Friday, February 22, 2013

Charles Darwin says

“Ignorance more frequently begets confidence than does knowledge: it is those who know little, and not those who know much, who so positively assert that this or that problem will never be solved by science.”

-- Charles Darwin

Monday, February 18, 2013

Oh dear.

Jesus, why did you let those kids at Sandy Hook die?

"A book extending sympathy, hope, comfort, and faith during this terrible tragedy of that unthinkable crime against those children during Christmas time. Rekindling faith and hope in God. Rembering the precious souls who died and their families. Also sending comfort to those children who are still alive who witnessed those terrible sights that they will never forget. Julia Audrina Carrington who is a born again Christian has touched the lives of thousands of souls across the world. She has shared the message of hope with orphans and the less fortunate. She is the founder of the international mission called Mission Friends for Christ which reaches out to needy and hurting women and children. She is the author of more than three hundred Christian books and Christian novels. See many of her books at www.amazon.com by typing her name Julia Carrington in the search box on www.amazon.com. Her books make wonderful gifts for all occasions. It is Julia's desire to glorify God in all things."

Wednesday, February 06, 2013

Equal marriages

Here in the UK we’ve passed a bill to legalise gay marriage by a huge majority.  It’s expected that the first gay marriages will happen within a year.  This is excellent news: I can’t think of a single good reason why anyone would object to homosexuals marrying each other. 

And neither can anyone else. Oh, they can think of plenty of reasons, just no good ones. Here are some of the objections MPs made to the bill yesterday. There isn’t a good reason among them.
Who are we, this Government, or this country, to redefine the term marriage that has meant one man and one woman across cultures, across ages, across geographical barriers since before state and religion themselves?
-- TIM LOUGHTON, TORY FORMER CHILDREN'S MINISTER
Who are you to decide we can’t define marriage however we like? What makes you the arbiter of definitions? And one man one woman everywhere throughout history?  Really? There’ve been no examples of polygamous marriage? Or of polyandrous marriage? Appeal to tradition is never a good argument, particularly when it picks such obvious cherries.
The Government cannot possibly guarantee protection for churches or individuals with a traditional view because it cannot predict or control what happens in the courts.
-- JIM DOBBIN, LABOUR MP FOR HEYWOOD AND MIDDLETON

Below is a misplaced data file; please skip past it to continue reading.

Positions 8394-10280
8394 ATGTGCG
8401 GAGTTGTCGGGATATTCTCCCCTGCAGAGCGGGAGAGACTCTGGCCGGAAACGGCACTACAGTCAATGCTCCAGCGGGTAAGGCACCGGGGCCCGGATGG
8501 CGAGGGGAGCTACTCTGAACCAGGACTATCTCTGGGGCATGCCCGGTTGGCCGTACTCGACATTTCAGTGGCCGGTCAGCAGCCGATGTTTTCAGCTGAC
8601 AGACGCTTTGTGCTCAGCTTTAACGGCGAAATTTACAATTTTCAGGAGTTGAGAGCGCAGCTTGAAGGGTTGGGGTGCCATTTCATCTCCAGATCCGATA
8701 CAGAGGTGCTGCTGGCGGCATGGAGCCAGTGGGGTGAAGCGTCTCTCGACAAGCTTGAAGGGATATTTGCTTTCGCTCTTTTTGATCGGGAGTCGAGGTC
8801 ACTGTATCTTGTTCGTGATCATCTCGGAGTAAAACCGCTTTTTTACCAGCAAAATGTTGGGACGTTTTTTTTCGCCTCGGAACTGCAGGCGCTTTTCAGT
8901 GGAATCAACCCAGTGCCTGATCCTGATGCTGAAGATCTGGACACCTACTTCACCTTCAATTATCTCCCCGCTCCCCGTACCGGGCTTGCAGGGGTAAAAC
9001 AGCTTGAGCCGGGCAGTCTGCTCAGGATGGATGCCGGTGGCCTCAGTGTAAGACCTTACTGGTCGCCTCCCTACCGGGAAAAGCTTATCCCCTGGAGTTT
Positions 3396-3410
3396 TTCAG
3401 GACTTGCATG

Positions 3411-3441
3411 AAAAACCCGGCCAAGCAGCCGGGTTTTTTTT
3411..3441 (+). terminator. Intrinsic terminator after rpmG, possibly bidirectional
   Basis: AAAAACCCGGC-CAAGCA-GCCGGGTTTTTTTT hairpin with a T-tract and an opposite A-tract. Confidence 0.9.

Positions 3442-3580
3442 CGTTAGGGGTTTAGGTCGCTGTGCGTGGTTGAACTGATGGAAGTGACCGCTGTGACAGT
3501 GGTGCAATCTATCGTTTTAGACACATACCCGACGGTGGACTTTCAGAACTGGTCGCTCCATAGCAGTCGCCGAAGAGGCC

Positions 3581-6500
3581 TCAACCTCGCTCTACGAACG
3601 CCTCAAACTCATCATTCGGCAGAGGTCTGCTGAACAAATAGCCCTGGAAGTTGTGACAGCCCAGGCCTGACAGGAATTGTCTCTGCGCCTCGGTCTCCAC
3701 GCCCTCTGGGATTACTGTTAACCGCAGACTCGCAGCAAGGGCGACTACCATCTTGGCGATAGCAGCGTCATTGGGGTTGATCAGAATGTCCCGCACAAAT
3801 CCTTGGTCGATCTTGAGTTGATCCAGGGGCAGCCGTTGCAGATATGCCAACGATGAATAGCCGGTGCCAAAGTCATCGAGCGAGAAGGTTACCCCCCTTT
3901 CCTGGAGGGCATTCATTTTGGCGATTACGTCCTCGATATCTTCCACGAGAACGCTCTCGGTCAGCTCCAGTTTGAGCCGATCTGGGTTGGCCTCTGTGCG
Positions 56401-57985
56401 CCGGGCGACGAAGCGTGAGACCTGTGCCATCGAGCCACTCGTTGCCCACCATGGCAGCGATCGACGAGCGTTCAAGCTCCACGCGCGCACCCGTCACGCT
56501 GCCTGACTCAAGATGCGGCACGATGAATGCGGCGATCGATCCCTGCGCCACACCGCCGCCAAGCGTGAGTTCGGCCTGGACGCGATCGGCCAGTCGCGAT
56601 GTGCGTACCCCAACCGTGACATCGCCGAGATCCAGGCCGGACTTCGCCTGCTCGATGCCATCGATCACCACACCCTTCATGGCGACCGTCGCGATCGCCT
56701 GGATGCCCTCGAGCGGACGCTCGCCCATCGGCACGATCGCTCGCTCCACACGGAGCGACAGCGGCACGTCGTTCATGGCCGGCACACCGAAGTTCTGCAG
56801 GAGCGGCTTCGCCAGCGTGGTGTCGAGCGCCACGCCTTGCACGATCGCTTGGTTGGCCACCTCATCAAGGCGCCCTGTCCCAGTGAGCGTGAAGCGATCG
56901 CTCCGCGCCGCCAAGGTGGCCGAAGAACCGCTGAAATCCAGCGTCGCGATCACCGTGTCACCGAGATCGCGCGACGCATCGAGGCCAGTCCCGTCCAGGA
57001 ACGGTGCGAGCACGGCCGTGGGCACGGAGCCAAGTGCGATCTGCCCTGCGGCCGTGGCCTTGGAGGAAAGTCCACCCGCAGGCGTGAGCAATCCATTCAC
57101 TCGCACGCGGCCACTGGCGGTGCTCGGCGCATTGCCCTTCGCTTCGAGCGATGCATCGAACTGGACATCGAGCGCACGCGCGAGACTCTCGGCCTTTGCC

Churches need protection do they?  They seem to do quite a good job of protecting themselves. And individuals: what individuals are being harmed?  Some will certainly claim that public officials who are forced to do their job by marrying gay couples are being harmed. This is, of course, nonsense: it’s unthinkable that the same people could refuse to marry mixed race couples, for example. Some will claim that gay marriage offends them personally, but offence itself is not harm.  Nothing whatever will change in those people’s lives, while the lives of homosexuals who want to get married will be considerably improved. No harm done to anyone, as far as I can see.

Either way, the only ‘protection’ churches or individuals could possibly need is protection of their perceived right to discriminate.
It is not possible to redefine marriage. Marriage is the union between a man and a woman, has been historically, remains so. It is Alice in Wonderland territory, Orwellian almost, for any Government of any political persuasion to seek to come along and try to re-write the lexicon. It will not do.
-- SIR ROGER GALE, TORY MP FOR NORTH THANET
It turns out that it is possible to redefine marriage. You just go right ahead and do it. A thing is not impossible just because you personally don’t want it to happen.

Alice in Wonderland? You’re really saying that the idea of homosexuals marrying is absurd, nonsensical, deliberately foolish? It’s a thing that can’t be considered rationally because the very idea is deliberately dream-like and ridiculous?

And Orwellian? First, you’re comparing 1984 to Alice in Wonderland?  Really? And second, no lexicon is being re-defined. People’s rights are being re-defined. For the better, because it means more people get more of them.

But let’s not worry about rights, eh? Let’s worry about dictionary definitions because…..well, because there are no good arguments.

Which brings me to:
We should be in the business of protecting cherished institutions and our cultural heritage otherwise what, I ask, is a Conservative Party for? Indeed we are alienating people who have voted for us for all their lives, leaving them with no one to vote for.
-- EDWARD LEIGH, TORY MP FOR GAINSBOROUGH
What a horror show. Protecting organisations is more important than protecting people. Now where have I heard that before? If people really have nobody to vote for then so much for the political parties.

Advocating a moral platform solely to win votes or otherwise protect an organisation is itself pretty clearly about the most immoral practice that could ever be carried out.
What of further redefinitions? Will this be the last redefinition of marriage? I understand in the Netherlands and Brazil three way relationships are being legally recognised.’
-- ANDREW SELOUS, TORY MP FOR SOUTH WEST BEDFORDSHIRE